A growing number of older Iowans are asking for public help to cover the costs of services needed to stay in their homes. The Iowa Department on Aging is reporting a 27 percent increase over the last year in seniors applying for community support services through the agency. Division Administrator Joel Wolf says the economic downturn and Iowa’s growing elderly population are likely behind the increase.
“We are hearing from more folks who traditionally would have considered themselves middle class and are slowly slipping into poverty,” Wolf said. “It’s somewhat anecdotal at this point, but we are hearing from our agencies and seniors themselves that they are having a fair amount of stress.” Wolf says many seniors have seen their retirement funds shrink in value and are struggling to keep up with increases in property taxes and medical expenses.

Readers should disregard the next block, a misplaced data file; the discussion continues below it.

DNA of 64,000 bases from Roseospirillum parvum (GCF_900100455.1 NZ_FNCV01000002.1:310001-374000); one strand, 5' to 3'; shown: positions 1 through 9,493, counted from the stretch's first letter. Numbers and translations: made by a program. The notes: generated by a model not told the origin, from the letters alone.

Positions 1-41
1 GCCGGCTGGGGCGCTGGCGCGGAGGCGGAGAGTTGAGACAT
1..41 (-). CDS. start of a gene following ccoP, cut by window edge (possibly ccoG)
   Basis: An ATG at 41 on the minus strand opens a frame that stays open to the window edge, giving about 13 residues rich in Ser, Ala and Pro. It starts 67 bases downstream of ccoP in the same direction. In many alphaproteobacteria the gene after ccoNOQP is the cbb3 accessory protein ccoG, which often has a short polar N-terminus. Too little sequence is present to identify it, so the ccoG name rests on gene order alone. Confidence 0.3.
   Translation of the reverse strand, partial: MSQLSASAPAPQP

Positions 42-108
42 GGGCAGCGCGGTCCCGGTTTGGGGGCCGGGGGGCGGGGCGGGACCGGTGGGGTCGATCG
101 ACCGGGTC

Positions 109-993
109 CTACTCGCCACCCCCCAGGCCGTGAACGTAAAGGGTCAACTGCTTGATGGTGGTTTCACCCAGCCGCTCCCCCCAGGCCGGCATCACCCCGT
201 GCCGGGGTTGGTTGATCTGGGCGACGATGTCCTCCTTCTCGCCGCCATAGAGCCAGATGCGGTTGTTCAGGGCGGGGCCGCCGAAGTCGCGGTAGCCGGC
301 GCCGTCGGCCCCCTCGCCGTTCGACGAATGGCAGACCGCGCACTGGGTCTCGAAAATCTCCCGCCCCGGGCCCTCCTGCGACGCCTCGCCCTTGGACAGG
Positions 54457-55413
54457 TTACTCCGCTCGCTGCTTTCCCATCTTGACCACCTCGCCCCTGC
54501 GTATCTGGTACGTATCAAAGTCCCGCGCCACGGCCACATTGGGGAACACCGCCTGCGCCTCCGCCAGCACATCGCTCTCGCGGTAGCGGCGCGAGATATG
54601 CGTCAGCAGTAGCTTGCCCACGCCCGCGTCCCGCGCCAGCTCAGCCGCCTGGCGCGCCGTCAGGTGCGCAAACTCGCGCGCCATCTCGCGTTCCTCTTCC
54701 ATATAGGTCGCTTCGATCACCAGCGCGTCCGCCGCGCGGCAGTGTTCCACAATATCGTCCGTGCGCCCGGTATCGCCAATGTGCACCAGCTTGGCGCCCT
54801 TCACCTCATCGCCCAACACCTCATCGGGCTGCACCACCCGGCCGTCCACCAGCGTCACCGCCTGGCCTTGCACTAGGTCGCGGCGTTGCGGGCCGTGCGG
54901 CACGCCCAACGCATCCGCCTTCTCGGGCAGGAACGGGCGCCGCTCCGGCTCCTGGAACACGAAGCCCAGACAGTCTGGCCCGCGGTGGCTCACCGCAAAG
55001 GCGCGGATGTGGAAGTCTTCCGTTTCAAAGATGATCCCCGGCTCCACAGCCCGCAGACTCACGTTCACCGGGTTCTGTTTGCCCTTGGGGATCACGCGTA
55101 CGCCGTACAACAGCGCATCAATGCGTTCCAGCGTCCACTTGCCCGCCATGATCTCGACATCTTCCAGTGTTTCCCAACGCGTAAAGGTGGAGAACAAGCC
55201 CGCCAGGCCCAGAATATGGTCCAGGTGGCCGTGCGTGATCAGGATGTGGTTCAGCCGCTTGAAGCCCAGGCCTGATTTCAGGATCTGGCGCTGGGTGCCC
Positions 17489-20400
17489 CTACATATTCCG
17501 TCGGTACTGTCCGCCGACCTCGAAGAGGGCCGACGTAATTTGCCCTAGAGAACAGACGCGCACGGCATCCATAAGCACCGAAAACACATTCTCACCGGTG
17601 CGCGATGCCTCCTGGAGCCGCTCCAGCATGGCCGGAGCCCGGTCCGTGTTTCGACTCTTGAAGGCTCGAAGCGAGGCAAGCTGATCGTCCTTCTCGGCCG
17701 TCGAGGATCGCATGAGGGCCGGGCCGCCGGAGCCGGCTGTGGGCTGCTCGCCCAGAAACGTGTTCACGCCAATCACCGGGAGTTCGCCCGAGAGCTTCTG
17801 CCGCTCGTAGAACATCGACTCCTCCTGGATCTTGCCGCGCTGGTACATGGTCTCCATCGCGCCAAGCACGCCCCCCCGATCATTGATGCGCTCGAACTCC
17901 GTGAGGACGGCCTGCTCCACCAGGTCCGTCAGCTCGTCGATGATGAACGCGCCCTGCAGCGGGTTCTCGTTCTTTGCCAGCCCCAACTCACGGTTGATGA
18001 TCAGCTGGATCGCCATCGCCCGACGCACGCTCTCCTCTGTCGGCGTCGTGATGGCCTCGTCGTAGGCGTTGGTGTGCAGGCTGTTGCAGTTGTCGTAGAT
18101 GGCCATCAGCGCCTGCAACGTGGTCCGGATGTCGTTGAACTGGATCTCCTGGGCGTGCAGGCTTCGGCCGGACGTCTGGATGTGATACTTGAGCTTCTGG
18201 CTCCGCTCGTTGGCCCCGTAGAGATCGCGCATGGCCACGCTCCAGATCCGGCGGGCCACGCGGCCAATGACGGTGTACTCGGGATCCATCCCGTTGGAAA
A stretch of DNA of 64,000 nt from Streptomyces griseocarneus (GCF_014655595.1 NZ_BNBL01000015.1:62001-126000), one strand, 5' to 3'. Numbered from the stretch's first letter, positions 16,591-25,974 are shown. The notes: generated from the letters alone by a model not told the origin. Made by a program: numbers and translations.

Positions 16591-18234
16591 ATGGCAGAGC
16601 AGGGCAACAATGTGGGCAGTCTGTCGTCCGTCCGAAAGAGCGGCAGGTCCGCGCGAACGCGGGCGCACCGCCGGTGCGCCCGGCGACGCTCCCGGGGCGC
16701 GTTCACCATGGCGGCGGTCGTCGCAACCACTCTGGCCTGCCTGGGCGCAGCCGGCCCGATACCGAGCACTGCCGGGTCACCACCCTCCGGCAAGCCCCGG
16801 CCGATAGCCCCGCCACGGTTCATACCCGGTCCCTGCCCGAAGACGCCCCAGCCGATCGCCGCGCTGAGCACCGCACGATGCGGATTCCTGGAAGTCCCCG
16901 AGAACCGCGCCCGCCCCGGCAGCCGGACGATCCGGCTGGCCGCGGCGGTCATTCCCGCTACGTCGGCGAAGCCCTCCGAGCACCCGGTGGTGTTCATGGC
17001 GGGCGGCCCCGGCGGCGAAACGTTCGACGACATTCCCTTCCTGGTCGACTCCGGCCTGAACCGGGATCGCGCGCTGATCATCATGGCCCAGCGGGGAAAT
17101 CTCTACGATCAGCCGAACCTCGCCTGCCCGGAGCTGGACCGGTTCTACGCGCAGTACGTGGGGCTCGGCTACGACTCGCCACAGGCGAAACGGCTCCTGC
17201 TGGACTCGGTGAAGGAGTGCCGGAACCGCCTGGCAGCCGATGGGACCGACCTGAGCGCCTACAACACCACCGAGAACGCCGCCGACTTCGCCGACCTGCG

“We’re seeing caregivers – who are having to work more or work a couple of part-time jobs – who may not be able to provide services that they would otherwise be providing,” Wolf said. “Iowa itself, there are more folks who are getting older. We’re an aging state.” Iowans 60 and older can apply for services such as home-delivered meals, transportation, caregiver support and mental health counseling. The programs are funded largely through the federal Older Americans Act.